There are some certifying agencies such as Terra Vitis who offer a specific set of guidelines and requirements. Alternatively, some farms operate independently by following mostly organic and biodynamic methods and only using treatments when required.
Alain plows his vineyards rather than using herbicides, and he doesn’t use pesticides or chemical fertilizers. His methods are definitely not the norm in the Mâcon arean.
In the glass, the Domaine Normand Mâcon La Roche Vineuse 2020 is a bright clear yellow color. On the nose there are notes of summer fruits and tropical flowers. This is a fruity wine that's both big and fresh. I kicked off our meal with a three French cheeses. Then we moved on to two dishes made with Calvados.
Poulet à la Normande
This simple, classic braise from northern France brings together the Fall flavors of sweet apples, yeasty beer, cream and chicken. The only trick is flambéing the brandy, which gives it a toasty flavor — it’s literally playing with fire, so if you’d prefer not to do that, you can stay safe and get very similar results by pouring the liquor in off-heat, and gently simmering it to evaporate the alcohol.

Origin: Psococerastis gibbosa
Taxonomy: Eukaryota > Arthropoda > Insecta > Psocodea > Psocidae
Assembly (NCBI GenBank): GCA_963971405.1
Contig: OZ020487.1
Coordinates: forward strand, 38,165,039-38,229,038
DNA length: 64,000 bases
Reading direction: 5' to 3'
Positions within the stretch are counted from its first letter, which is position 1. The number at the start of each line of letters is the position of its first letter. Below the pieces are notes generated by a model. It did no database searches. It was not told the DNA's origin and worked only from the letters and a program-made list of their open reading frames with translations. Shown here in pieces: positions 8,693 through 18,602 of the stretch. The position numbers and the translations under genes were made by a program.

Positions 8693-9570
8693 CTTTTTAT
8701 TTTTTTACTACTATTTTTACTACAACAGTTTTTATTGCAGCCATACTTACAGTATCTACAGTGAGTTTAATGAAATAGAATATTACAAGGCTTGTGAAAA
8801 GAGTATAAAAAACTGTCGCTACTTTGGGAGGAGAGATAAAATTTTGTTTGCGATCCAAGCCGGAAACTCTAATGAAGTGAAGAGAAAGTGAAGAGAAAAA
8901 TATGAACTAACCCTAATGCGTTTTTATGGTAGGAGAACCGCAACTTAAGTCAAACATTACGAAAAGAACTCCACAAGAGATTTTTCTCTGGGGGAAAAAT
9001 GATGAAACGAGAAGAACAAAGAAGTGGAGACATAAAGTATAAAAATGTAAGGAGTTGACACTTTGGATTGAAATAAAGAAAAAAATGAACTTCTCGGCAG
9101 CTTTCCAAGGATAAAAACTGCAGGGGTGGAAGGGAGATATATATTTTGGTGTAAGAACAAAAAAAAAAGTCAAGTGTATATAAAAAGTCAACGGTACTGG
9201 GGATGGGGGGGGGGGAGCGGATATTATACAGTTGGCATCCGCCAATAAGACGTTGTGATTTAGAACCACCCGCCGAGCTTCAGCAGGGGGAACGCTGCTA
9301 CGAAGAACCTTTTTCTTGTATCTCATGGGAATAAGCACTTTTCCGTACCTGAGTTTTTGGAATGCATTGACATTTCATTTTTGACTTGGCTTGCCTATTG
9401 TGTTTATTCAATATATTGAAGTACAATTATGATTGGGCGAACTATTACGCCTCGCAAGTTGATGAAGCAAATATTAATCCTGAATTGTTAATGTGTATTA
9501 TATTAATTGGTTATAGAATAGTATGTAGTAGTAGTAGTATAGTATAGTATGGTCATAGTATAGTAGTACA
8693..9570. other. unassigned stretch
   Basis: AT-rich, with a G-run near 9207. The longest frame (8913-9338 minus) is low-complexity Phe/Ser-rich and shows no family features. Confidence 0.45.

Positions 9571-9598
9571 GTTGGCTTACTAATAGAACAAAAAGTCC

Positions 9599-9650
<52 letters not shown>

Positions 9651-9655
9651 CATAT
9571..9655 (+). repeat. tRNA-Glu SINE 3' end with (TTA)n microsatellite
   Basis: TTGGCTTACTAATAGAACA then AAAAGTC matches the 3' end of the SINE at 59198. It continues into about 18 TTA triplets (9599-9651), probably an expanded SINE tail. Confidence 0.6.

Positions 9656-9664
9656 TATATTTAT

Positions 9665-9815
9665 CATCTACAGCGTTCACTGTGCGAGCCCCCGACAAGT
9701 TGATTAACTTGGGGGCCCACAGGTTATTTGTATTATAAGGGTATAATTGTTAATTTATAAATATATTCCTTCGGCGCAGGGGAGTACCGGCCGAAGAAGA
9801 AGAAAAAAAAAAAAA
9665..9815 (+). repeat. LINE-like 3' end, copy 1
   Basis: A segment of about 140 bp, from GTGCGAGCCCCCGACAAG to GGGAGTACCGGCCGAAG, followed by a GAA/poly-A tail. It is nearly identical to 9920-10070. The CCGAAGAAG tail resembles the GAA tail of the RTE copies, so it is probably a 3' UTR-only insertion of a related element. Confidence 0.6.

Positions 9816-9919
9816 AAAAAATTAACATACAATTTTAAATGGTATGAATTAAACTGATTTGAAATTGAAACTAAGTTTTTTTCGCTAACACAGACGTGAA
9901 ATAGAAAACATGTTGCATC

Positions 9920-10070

6 to 7 pieces bone-in, skin-on chicken (I used three thighs and four drumsticks)
freshly ground salt
freshly ground pepper
3 Tablespoons olive oil, duck fat, or chicken fat
½ cup ground bacon or the more traditional cubed ventrèche (this is akin to a French pancetta, substitute Italian pancetta or bacon if you can't find ventrèche)
1 organic onion, peeled and cubed, approximately 1 cup
3 to 4 large apples, peeled, cored, and thickly sliced (I used Pink Pearl apples)
½ cup Calvados (or other brandy)
1 ¼ cup hard cider or beer (I used a local hard cider)
5 Tablespoons crème fraîche or buttermilk
Preheat oven to 375 degrees Fahrenheit.
Season the chicken with salt and pepper on both sides. Heat the ground bacon in a large Dutch oven or deep skillet (I used my Le Creuset braiser) over medium heat until the fat is rendered and shimmering. Place the chicken, skin-side down, and cook until a deep golden, approximately 10 to 12 minutes. Flip and sear the other side until golden, approximately another 5 minutes. Remove the chicken from the pan, leaving the rendered fat in the bottom.
Add in the onions and apples and stir to coat with the fat. Nestle the chicken thighs on top of the apples and onions.
Pour the brandy in a small saucepan and heat gently. When it begins to steam, use a stick lighter or long match to ignite it. While it's burning, pour the brandy over the chicken and let it burn out.
It might take a minute or two before the alcohol burns off and the flames subside.